Regulator develops ledger to combat solar non-compliance and fraud


The new ledger, which the Clean Energy Regulator announced on Monday, will compliment the Solar Panel Validation (SPV) initiative, which was launched in 2018 and has been largely hailed as a success.

Where the SPV program aims to confirm solar panel eligibility for national subsidies, and has fast tracked the time it takes for those claims to be assessed, the new ledger will store the serial numbers of all solar panels supplied to the Australian market and eligible for small-scale technology certificates (STCs). The data in the ledger, which will be provided to the CER by Australians manufacturers and panel importers on the Clean Energy Council’s approved PV module list, will then be used to assess the eligibility of STC claims by cross referencing serial numbers to those in the ledger.

“This will also assist its compliance activities including the identification of data anomalies between CER, SPV and manufacturer/importer datasets,” CER said in a statement.

The ledger will ultimately provide a secondary point of verification during the creation of small-scale technology certificates which do not use SPV. This, in turn, would allow the regulator to differentiate the serial numbers provided by authorised suppliers and non-authorised suppliers.

Designed to benefit industry as well as secure the subsidy program, CER says the ledger will remove the risk to manufacturers brands from non-authorised suppliers bringing potentially ineligible solar panels to the Australian market. The regulator also says it will decrease the burden on them to answer requests for additional information about solar panel serial numbers.

As a taxpayer-funded incentive for systems under 100kW, the SRES program has propelled rooftop PV uptake across Australia and helped a great many households cope with soaring electricity prices. Amid a debate as to whether the SRES, which is paid on the capacity of the PV system rather than power output – kWp rather than kWh – incentivised volume rather than quality of PV systems, the CER and the renewable energy industry came together to develop SPV to protect the integrity of the subsidy scheme.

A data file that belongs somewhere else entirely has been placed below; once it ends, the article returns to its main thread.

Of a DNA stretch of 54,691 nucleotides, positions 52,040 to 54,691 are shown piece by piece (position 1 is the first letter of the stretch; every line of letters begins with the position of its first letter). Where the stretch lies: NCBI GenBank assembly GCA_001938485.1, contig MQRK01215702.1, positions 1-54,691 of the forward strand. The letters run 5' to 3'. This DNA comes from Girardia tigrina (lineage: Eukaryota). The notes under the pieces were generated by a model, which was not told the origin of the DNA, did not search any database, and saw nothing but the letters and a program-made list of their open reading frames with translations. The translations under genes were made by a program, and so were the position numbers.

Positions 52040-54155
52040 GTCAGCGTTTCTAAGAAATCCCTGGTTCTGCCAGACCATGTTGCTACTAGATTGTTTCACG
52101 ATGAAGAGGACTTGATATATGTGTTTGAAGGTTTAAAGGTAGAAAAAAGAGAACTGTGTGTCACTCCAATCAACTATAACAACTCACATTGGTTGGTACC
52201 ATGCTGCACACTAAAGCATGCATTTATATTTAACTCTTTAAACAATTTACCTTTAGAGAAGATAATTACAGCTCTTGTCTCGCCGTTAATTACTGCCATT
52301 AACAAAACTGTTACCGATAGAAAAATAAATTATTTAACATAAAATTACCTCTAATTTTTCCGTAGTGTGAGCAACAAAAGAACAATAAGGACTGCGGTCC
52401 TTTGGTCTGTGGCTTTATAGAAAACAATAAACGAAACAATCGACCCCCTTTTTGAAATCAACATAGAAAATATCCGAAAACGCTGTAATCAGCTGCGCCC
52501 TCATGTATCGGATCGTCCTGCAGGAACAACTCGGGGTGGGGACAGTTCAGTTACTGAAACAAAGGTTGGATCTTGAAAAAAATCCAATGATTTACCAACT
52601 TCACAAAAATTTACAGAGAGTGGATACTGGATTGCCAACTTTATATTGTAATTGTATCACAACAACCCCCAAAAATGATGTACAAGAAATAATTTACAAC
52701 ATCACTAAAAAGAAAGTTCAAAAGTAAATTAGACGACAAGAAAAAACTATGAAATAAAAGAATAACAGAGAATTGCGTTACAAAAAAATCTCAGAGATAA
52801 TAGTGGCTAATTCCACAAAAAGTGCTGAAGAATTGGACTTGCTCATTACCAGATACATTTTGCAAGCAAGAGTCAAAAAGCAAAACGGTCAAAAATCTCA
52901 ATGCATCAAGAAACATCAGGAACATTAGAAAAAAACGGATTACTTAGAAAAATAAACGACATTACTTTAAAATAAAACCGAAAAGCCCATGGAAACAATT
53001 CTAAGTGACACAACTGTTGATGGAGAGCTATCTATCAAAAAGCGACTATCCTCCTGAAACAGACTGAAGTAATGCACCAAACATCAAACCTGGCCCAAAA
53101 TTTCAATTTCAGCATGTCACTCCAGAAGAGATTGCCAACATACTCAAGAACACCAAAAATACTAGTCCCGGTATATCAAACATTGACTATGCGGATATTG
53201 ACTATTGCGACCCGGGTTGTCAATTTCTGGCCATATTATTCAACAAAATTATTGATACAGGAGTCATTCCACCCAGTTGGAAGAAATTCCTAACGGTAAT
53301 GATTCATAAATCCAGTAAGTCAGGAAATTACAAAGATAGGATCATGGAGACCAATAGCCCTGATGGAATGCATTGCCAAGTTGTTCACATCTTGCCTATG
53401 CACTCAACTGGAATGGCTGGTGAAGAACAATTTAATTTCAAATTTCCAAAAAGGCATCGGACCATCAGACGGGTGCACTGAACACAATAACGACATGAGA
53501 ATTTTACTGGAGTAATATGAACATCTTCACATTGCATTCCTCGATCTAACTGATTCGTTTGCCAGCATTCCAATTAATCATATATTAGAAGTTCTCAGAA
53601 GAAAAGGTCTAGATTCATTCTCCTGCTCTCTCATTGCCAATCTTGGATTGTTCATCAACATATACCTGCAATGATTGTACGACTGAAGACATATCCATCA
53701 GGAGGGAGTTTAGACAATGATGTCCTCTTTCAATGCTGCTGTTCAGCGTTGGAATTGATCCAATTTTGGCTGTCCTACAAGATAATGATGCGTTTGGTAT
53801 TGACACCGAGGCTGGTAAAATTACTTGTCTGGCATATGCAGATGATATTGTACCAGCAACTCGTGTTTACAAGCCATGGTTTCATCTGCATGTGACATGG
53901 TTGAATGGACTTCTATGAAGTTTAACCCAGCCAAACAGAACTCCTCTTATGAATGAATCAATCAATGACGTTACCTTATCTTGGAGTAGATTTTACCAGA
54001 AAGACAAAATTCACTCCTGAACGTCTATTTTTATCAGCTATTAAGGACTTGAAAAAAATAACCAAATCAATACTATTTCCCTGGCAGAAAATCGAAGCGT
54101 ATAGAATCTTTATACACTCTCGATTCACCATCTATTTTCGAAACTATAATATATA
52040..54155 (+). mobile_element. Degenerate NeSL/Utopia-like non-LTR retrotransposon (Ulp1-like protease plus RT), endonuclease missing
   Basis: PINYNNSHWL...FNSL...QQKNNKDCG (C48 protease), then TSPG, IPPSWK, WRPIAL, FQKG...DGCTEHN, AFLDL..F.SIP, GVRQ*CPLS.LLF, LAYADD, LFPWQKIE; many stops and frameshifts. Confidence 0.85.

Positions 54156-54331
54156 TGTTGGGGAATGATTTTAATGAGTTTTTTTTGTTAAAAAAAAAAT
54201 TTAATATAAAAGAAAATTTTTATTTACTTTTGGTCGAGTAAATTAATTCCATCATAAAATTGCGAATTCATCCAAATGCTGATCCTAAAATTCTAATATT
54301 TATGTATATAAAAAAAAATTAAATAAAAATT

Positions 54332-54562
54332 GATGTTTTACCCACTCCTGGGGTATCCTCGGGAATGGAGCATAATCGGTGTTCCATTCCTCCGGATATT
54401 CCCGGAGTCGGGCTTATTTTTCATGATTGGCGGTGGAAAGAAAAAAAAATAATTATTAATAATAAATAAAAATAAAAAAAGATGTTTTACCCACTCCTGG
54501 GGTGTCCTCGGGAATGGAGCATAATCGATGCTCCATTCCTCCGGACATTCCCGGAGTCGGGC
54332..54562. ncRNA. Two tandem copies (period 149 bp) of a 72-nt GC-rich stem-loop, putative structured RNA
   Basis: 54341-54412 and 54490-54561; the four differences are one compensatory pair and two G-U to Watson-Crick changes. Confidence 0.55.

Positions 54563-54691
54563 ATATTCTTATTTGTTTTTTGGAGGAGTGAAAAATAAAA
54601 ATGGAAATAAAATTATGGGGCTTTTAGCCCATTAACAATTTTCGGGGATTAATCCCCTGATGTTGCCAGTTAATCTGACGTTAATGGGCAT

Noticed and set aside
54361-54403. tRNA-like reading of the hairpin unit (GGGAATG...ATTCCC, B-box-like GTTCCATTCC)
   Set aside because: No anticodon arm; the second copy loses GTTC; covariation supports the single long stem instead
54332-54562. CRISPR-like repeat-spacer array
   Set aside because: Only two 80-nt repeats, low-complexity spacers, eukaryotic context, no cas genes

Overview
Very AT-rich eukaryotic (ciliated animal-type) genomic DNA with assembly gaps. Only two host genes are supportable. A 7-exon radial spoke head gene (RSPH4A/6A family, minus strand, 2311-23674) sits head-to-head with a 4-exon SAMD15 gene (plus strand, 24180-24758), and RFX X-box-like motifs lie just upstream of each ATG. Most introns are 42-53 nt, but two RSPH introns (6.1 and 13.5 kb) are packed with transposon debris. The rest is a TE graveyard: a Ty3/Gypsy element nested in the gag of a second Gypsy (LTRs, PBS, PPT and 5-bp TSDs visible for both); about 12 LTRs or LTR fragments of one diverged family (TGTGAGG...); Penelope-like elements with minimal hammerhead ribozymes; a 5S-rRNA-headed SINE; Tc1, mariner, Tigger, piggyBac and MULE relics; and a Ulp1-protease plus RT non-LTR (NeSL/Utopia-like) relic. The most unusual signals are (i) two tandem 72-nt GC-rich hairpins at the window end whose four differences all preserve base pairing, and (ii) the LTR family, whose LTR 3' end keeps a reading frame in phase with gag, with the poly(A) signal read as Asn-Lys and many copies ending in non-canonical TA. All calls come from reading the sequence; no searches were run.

At the time of the program launch, the Australian Competition and Consumer Commission (ACCC) was actively campaigning to abolish the SRES scheme by 2021, instead of 2030, as envisaged by the current policy, saying that the program is putting upward pressure on electricity bills. As dodgy installations were acting as a tailwind to the movement to scrap the SRES, the SPV initiative was launched to address the issue.

As of this year, over 95% of solar panels eligible under the SRES can be verified using SPV, with further solar panel brands seeking to be added to the list of over 40 currently participating brands, the CER said.

In the coming weeks the regulator said it will contact stakeholders to co-design two key aspects of the ledger: the data format and the mechanism to upload the data.

If you have any questions about the development of the ledger capability please contact CER on 1300 553 542 or by email at

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